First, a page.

Good Work Deserves a Good Presentation

Once again i find the AERA annual meeting engaging and worthwhile. I gladly yield to the seductive pull of passionate people sharing what they know and do.

And, as usual, i have seen some really smart people give some really bad presentations.

Speakers talking at onehundredmilesanhour to squeeze in everythingtheywant tosay. Speakers going substantially over their allotted time. Speakers showing slides with paragraphs full of words in small unreadable type. Speakers standing facing the screen instead of facing the audience.

I think we can do better.
Most presentation problems can be solved by rehearsing in advance.

Timing. Practice your presentation before you come to the conference. Use a watch or stopwatch. If necessary, shorten your talk to allow you to speak at a normal relaxed pace and still hit the high points. When a speaker goes over time, that cheats the others and makes the audience restless.

Visuals. Powerpoint slides work best when they are simple and colorful. Paragraphs of words and complex tables are neither colorful nor simple. Save those for handouts or downloadable PDFs. You know those details, we don’t and we must fight to grasp everything while you’re saying something else.

Audience engagement. We would rather see your face than your back. If you read from your projected slides, we cannot see your face. And reading from the screen makes it appear that you don’t know your stuff. Write your main points on index cards, hold them in your hand, and face your audience.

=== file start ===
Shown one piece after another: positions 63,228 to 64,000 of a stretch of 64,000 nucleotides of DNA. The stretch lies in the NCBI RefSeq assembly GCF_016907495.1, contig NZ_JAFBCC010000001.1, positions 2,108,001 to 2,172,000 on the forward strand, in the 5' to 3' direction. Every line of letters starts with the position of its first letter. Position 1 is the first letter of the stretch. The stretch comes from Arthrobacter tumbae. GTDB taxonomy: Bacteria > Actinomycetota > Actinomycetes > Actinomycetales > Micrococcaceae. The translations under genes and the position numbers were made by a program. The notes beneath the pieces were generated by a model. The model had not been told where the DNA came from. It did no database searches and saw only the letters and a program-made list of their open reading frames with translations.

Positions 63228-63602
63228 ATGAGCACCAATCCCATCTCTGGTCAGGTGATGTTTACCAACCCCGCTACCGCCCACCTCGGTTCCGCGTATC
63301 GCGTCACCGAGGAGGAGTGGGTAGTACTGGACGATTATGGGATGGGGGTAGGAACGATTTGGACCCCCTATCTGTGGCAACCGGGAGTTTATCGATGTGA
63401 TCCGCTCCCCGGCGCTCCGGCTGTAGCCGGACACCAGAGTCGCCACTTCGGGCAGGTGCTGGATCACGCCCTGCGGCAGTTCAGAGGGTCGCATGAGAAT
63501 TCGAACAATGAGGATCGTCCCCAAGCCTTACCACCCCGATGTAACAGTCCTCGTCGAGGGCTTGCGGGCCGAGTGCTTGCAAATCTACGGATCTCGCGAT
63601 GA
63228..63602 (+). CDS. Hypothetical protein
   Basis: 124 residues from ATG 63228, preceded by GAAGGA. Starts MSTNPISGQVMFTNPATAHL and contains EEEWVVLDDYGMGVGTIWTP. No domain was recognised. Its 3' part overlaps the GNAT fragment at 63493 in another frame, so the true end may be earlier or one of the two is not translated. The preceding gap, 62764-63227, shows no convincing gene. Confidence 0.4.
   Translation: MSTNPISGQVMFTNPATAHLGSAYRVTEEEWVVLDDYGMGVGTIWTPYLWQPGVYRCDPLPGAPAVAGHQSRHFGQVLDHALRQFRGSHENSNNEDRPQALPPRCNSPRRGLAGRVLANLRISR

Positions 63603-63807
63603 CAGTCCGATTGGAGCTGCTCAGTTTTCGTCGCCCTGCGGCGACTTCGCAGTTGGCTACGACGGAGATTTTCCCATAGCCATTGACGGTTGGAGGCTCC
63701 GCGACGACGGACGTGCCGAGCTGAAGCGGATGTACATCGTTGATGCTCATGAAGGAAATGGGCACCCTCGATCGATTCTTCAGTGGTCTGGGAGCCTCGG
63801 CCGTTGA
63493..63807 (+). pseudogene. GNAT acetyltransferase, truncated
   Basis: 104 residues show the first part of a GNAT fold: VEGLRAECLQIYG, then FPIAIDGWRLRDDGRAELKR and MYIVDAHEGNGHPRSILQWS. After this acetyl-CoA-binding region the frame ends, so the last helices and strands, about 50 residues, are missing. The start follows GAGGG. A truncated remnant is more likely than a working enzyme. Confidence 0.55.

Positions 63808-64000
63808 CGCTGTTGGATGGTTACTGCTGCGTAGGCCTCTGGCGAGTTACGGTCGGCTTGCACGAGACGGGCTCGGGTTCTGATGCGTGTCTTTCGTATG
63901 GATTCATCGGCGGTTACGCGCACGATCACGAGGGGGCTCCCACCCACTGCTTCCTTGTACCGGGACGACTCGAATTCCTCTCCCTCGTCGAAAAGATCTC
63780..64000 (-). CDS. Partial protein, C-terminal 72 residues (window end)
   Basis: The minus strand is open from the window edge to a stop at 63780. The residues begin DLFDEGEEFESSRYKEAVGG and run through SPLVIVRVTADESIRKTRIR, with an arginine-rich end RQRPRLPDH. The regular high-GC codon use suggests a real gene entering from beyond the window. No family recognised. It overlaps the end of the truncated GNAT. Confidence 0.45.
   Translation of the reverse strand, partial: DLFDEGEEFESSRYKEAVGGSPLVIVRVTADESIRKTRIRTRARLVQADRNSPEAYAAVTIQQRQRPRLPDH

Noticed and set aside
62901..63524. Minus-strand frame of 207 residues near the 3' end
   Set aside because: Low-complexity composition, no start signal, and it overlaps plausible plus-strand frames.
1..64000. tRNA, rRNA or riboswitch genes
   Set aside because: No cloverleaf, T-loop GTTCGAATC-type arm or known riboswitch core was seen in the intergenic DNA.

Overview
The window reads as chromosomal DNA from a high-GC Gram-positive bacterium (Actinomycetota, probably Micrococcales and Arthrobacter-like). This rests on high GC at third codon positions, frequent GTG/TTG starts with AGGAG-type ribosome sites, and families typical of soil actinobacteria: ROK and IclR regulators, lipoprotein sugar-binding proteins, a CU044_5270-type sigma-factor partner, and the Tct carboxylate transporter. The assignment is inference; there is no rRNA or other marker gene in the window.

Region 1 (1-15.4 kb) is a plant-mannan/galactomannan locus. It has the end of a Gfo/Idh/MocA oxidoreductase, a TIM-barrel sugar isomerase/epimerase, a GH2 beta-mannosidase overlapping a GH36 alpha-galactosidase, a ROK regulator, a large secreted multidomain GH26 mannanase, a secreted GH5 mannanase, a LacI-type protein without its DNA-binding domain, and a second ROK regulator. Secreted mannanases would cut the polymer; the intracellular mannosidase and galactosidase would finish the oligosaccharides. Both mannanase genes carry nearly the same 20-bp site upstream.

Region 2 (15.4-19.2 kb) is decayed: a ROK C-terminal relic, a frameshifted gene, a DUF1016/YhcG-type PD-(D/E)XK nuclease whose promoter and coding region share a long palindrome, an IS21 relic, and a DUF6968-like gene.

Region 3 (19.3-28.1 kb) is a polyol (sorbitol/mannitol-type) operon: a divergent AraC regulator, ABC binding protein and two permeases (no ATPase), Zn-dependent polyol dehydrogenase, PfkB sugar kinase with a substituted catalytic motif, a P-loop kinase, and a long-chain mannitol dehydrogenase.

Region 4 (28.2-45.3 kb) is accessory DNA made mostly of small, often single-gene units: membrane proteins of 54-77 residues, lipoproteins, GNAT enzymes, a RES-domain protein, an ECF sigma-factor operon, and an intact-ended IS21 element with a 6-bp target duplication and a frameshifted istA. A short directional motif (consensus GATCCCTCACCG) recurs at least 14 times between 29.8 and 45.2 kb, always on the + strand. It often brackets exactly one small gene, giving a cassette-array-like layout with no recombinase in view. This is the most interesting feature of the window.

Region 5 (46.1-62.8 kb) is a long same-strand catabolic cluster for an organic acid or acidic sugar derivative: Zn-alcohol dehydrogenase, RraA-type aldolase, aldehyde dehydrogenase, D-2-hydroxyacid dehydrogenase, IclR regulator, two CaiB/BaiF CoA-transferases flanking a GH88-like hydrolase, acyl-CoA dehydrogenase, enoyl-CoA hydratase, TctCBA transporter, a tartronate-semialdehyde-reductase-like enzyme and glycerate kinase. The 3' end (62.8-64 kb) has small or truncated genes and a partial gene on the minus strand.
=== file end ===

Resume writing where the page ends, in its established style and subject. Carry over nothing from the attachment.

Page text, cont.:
Videotape yourself and critique. Use a smartphone or generic videocam to record your practice presentations. Check for the above points. Practice and record again until you’re comfortable with the way you come across.

If your work is important enough to present, it’s worth presenting well.

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One Response to Good Work Deserves a Good Presentation

  1. Excellent points Paul. On Friday, Barbara McKenna and I shared effective presentation and communication tips with NCME researchers, and again yesterday during an AERA professional development course. Like you, I keep witnessing similar presentation problems at nearly all sessions I have attended. Presentation training for researchers should be included during their doctoral work. Mike Rose at UCLA has been a leader in that effort, but we have a long ways to go. Lots of tips and suggestions at my web site below.

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